Cranberries – Facts for a Healthier Holiday!

Benefits of Cranberries – Facts for a Healthier Holiday!

Provided by Linzi Cruz, Dietetic Intern, Baptist Health System


Cranberry season peaks during the holidays- with lots of recipes for cranberry spreads, pies and sauce. So why not get to know this food and its potential health benefits a little better?

The role of ‘the cranberry’ has been well established with its benefits in preventing against UTIs or urinary tract infections (bladder health). The main component in cranberries that prevents a UTI from happening is the phytochemical called proanthocyanidin. Phytochemicals are compounds, found only in plants, which are believed to provide disease-fighting properties in the human body.

Due to the large number of these ‘phytochemicals’ in cranberries, the possible health benefits don’t stop there! Cranberries can also play a role in improving your immune system and decreasing blood pressure, which is important, especially as we age. At 55 calories per ½ cup, these tart, red berries provide 25% Vitamin C, (a powerful antioxidant) and 5 grams of fiber, which is wonderful for colon health. However, cranberries are very sour to eat raw! In order to balance the tartness, recipes have evolved to make this super food more edible, including the common ways we use them today: in the form of juice, fresh baked in muffins/pies, or dried in oatmeal/trail mix.

Whether you’re familiar with this special berry or interested in trying it for the first time, including cranberries in your diet this holiday will surely make a great addition to your health journey!  There is a variety of cranberry juice available on the market, but not all offer the same health benefits. Here is a reference list that may help you when choosing cranberry juice. These brands include products containing the Vitamins and phytochemicals from the cranberry without added sugars or diluted juice!

Look for these Brands!

  • POM Pure Cranberry Juice
  • Lakewood Pure Cranberry Juice

Brands with Added Sugar and Diluted Juice:

  • Diet Cranberry Juice
  • Ocean Spray and Tropicana Juices

Follow the recipe below to make a cranberry juice cocktail, a healthy holiday meal, and have a look at the best juice brands to choose that have the beneficial vitamins and phytochemicals. We hope you can find a way to include this berry in your diet this season.

Juice Cocktail Recipe:

Servings: 1

Prep Time: 5 minutes


  • ¼ Cup Pure Cranberry Juice
  • 1 ½ Cup Water
  • 1 TBS Honey or sugar substitute
  • 1 wedge lemon

Methods: Add water in a 20-ounce cup, and place in the microwave until water is lukewarm. Once heated, mix the honey or sugar substitute to the lukewarm water until fully blended. Add in ¼ cup pure cranberry juice to the honey/water mixture.
Cut lemons into wedges or slices and place one lemon wedge/slice into the cocktail for garnish. Sip and enjoy!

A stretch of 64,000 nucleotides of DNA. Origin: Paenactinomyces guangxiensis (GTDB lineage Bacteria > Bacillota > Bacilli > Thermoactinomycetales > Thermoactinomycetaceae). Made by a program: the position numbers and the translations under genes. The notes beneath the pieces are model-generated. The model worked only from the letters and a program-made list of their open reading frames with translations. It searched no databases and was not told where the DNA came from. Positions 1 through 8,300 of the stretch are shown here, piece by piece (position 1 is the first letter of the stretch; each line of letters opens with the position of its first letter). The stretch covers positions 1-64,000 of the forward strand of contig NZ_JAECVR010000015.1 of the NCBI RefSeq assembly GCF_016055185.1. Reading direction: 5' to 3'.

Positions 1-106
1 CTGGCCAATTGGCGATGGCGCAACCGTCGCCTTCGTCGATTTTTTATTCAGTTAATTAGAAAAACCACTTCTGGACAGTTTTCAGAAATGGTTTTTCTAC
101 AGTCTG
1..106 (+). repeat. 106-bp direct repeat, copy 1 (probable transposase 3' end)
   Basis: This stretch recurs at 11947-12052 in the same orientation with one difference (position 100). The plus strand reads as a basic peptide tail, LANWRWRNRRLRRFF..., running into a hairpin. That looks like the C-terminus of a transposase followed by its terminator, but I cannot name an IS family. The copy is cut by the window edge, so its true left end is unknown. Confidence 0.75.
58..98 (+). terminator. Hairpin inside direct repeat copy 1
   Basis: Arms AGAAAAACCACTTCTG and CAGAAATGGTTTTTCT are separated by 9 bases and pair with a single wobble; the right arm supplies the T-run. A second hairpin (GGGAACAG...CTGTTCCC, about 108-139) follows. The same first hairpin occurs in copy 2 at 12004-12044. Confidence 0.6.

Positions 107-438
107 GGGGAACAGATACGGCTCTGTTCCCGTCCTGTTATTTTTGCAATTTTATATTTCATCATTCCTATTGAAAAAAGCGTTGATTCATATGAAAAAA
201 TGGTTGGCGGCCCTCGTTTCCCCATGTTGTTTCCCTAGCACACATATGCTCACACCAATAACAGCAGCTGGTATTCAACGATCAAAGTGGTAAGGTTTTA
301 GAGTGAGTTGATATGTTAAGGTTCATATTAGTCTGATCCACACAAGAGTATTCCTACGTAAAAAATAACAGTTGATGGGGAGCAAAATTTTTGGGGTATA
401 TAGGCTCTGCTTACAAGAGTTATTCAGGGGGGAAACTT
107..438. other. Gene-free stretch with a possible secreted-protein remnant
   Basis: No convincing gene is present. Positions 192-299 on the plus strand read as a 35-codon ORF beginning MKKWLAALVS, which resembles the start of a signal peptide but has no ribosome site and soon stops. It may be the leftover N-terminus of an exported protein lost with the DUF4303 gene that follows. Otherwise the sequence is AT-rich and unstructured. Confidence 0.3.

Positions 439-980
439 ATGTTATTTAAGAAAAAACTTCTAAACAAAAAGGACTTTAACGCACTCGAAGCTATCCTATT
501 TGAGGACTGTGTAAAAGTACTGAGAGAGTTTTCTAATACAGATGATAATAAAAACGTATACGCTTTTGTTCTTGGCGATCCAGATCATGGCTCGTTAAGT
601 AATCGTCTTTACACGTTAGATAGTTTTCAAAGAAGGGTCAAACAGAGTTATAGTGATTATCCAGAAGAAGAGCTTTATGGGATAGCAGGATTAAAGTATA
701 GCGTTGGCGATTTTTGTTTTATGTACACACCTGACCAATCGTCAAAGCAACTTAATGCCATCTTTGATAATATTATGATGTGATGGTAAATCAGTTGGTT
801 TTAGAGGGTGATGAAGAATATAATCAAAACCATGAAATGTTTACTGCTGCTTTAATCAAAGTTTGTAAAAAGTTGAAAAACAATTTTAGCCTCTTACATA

1. Jepson R. Cranberries for preventing urinary tract infections. Cochrane Database Of Systematic Reviews [serial online]. June 16, 2014;(6)Available from: Cochrane Database of Systematic Reviews, Ipswich, MA. Accessed November 19, 2015.


Smashing Pumpkins



Blog – November, 2015

Provided by Randahl Capurro – Dietetic Intern, UT San Antonio

Smashing Pumpkins

When the wheel of the year turns to autumn, pumpkin is one of the most distinctive foods of the season. Appearing in grocery stores and roadside stands, and featured in all sorts of Pumpkin-and-Spice flavored items, pumpkin is very popular this time of year—but many people don’t know that pumpkin happens to be an extremely healthy vegetable.  Loaded with antioxidants and fiber, now is the perfect time to explore beyond what the restaurants are selling and incorporate some real pumpkin into your menu this fall.

Pumpkin is a winter squash, and can be used any way you would use a squash: baked, sautéed, cubed and put in stews, etc.  Pureed pumpkin can be stirred into soups and smoothies, mixed into muffins and other baked goods, and of course, put into a pie!

Although the jack-o-lantern type pumpkins are quite edible, the pumpkins with the best flavor are the smaller pumpkins sold as “sugar” or “pie” pumpkins.  You can sometimes find rare varieties of all shapes, colors, and sizes in certain stores this time of year, all of which are denser and sweeter or more flavorful than the pumpkins we carve up on Halloween.  Fresh pumpkins with a couple inches of stem left and no bruises will store at room temperature for at least 2 months.  For an easier way to incorporate pumpkin into your diet, look for plain canned pumpkin (not pumpkin pie filling, which has added sugar and spices) in your local store’s canned vegetable or baking aisle.

Pumpkin Chili


1 c. onion, chopped

1 lg. garlic clove, minced

1/2 c green bell pepper, chopped

1 can (4 oz.) diced green chilies

1 pound lean ground turkey

1 can (14.5 oz.) H-E-B Diced Tomatoes

1 can (15.5 oz.) H-E-B Dark Red Kidney Beans, drained and rinsed

1 can packed pumpkin

1 c. Reduced Sodium Vegetable Broth

1 tsp. each: chili powder and cumin

1/2 tsp. black pepper

Salt and cayenne pepper, to taste


Heat olive oil in a large skillet over medium heat.  Sauté onion and garlic, until translucent, about 3-4 minutes.  Add turkey and cooked until browned.  Ensure to break up turkey with a spatula so there are not large chunks of meat in it.  Add bell pepper, green chilies, tomatoes, kidney beans, pumpkin puree, vegetable broth and seasonings.  Cook for an additional 5 minutes. Reduce heat. Simmer for 15-20 minutes to let the flavors marry. Add salt and cayenne pepper to taste.  Serve warm with tortilla chips or cornbread.  Garnish with cilantro and avocado or fat free Greek yogurt and a sprinkle of cheddar cheese. P